The community has entrusted the power of making laws to Congress, but Congress long ago gave up the principle delegata potestas non potest delegari, "the one to whom a power is delegated may not delegate it to another." Congressional enactments alone run to three or four thousand pages, but if we add in the regulations drawn up by the administrative agencies, the tax code comes to 20 volumes. Bear in mind that taxation is only one of the fifty subject headings in the Code of Federal Regulations, now tens of thousands of pages in length.
As early as 1788, James Madison had foreseen such a possibility. Mutability of the laws is "calamitous," he warned. "It poisons the blessing of liberty itself," for “It will be of little avail to the people, that the laws are made by men of their own choice, if the laws be so voluminous that they cannot be read, or so incoherent that they cannot be understood; if they be repealed or revised before they are promulgated, or undergo such incessant changes that no man, who knows what the law is to-day, can guess what it will be to-morrow. Law is defined to be a rule of action; but how can that be a rule, which is little known, and less fixed?”
The rule of law, it seems, is not the same as the rule of a multitude of regulations, and there is a difference between publishing the rules and promulgating them. If the law is so copious and profuse that the people cannot take it in, so intricate and involved that they cannot understand it, or so mutable and mercurial that they cannot keep track of it, then it has not been truly promulgated; and so it is not truly law. What does this fact suggest about the legitimacy of the modern administrative state?
A movement sometimes styled “evolutionary ethics” or “evolutionary psychology” takes as its goal the provision of a naturalistic basis for moral judgments. This new naturalist fashion comes in several overlapping varieties. Let us consider the two best-known.
One variety tries to demonstrate that a moral sense has evolved among human beings because it confers a selective advantage. Consider, for example, the human tendency to help out other people, even at some cost to oneself. At first it might seem that a genetic predisposition for such behavior could never have evolved by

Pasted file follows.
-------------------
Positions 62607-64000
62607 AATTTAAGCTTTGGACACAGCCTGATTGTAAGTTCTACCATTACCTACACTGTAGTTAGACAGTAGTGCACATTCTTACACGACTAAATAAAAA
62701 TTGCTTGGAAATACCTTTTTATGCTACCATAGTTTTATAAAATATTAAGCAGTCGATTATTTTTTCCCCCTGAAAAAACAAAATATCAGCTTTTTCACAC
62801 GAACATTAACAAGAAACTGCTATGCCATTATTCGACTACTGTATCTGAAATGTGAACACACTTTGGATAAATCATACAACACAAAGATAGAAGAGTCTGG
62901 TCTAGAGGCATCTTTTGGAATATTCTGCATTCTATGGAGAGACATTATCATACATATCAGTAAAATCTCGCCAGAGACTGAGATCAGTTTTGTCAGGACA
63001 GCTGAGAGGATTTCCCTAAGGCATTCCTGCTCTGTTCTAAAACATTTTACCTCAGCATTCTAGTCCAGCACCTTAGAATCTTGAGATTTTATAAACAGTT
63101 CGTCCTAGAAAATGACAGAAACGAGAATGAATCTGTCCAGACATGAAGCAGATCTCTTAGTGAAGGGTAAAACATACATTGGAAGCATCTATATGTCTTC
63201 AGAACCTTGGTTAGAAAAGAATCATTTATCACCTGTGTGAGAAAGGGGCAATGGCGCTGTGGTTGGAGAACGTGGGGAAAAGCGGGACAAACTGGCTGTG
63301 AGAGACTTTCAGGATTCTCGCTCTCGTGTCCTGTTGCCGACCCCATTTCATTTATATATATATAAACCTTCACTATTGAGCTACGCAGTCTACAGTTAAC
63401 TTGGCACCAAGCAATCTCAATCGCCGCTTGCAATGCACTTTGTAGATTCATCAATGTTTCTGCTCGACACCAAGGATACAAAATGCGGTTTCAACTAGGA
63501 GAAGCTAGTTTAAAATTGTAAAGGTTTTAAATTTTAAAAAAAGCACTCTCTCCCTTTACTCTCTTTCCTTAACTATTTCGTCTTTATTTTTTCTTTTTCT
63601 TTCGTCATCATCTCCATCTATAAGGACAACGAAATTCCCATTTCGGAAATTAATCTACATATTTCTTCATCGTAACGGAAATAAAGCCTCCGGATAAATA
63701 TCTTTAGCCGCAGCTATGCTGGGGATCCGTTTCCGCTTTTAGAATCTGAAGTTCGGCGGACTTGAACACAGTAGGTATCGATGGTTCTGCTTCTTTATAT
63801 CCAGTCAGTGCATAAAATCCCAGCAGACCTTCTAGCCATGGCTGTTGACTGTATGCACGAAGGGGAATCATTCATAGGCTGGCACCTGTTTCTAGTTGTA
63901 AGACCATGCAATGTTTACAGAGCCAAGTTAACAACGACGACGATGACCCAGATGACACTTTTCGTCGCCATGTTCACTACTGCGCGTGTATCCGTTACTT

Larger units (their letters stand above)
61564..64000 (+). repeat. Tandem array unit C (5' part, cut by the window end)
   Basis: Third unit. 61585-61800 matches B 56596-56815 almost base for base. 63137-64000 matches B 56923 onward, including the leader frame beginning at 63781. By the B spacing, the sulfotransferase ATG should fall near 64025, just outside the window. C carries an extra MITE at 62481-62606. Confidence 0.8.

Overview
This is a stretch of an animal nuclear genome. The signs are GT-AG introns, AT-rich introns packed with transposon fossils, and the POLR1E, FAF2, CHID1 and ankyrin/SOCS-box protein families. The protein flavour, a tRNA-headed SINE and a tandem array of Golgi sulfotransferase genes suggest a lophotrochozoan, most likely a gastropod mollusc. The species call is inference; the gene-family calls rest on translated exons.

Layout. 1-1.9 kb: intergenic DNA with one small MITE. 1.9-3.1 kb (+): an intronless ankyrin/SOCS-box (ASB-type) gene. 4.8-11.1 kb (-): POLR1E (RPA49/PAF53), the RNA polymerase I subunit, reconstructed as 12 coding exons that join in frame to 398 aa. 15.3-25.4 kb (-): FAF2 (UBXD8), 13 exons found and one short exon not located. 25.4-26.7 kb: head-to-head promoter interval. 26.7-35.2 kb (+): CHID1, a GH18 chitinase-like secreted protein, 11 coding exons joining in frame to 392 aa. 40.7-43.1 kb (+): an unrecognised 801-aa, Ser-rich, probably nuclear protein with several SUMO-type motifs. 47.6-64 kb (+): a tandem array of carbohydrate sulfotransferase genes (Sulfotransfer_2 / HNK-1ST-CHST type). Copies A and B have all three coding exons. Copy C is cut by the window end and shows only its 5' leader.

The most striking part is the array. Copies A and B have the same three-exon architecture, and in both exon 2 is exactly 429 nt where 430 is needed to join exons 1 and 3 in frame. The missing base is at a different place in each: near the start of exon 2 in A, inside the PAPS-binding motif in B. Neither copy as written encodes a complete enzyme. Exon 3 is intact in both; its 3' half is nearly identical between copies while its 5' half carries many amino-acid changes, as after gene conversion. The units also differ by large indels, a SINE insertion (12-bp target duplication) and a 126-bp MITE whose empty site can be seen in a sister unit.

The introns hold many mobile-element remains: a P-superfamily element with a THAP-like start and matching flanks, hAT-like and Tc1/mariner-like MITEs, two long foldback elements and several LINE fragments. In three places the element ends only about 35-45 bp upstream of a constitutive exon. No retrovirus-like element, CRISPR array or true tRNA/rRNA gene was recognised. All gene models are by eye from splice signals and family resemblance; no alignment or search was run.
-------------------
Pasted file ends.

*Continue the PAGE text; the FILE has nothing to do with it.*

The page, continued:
natural selection because unselfishness spends resources for nothing; every selfless act reduces the likelihood of passing on the genes that have made one act selflessly. But if the ancestors of human beings already lived nearby to relatives, maybe not. Under those circumstances, the ones most likely to receive aid would be relatives, and for each degree of relationship, there is a certain likelihood that the relative is carrying a copy of the same gene. So even though an act of self-sacrifice reduces the likelihood that I will pass on my own copy of the gene, it increases the likelihood that my relatives will pass on theirs. If my unselfish act helps a sufficient number of such relatives, then the proliferation of the gene in question is assisted even more than it would have been by selfish self-preservation. This is called “kin selection.”
If kin selection really happens, then it might explain the tendency to help out other people. It might even explain why we approve of the tendency. The problem is that it can’t explain whether we ought to approve of it. After all, the fact that we developed one way rather than another is an accident. We help our kin; some species eat their kin. Someone might reply, “That we might have turned out differently is no concern of ours. The fact is that we didn’t. Besides, natural selection has determined not only that we are the way we are, but that we’re happy about the way we are. We don’t need a justification for being pleased!”
Not so fast. We may be pleased about our tendency to render aid, but we are not so pleased about its limits. As a matter of fact, many of our tendencies displease us; consider how appalled we are by our propensity for territorial aggression. Now our tendency to territorial aggression and our propensity to be appalled by it must both belong to the genome. What sense could there be, then, in judging between them? Genes provide no basis for judging between gene and gene. The basis of morality must lie elsewhere.